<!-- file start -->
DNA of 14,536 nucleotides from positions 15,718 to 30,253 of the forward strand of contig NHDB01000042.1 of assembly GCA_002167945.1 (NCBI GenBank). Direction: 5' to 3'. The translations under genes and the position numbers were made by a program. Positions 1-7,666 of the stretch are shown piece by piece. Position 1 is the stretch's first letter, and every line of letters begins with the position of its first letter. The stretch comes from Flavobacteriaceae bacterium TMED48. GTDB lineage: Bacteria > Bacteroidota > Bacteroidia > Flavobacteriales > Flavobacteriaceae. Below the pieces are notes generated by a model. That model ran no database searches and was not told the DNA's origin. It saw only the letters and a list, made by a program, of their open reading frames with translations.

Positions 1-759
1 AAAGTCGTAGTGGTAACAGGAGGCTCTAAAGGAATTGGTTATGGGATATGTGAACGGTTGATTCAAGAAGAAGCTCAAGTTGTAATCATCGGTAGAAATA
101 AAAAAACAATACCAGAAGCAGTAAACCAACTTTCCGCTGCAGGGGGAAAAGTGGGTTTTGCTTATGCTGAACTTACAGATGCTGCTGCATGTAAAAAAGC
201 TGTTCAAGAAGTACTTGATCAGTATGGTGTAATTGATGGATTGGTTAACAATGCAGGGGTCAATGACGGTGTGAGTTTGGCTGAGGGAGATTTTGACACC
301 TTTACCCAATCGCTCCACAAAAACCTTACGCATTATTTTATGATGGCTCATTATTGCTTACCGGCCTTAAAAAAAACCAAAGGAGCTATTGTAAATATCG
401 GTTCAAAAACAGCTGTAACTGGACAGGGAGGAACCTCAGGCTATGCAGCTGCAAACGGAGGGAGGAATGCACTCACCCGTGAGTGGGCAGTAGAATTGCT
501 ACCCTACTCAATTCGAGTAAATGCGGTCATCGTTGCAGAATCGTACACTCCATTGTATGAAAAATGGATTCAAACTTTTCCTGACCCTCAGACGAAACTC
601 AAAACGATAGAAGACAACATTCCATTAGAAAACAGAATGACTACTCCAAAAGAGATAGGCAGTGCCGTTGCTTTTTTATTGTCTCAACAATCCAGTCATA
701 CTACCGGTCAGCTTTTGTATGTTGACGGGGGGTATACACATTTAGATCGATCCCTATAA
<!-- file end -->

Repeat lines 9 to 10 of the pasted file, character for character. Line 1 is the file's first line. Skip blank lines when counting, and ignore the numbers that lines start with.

601 AAAACGATAGAAGACAACATTCCATTAGAAAACAGAATGACTACTCCAAAAGAGATAGGCAGTGCCGTTGCTTTTTTATTGTCTCAACAATCCAGTCATA
701 CTACCGGTCAGCTTTTGTATGTTGACGGGGGGTATACACATTTAGATCGATCCCTATAA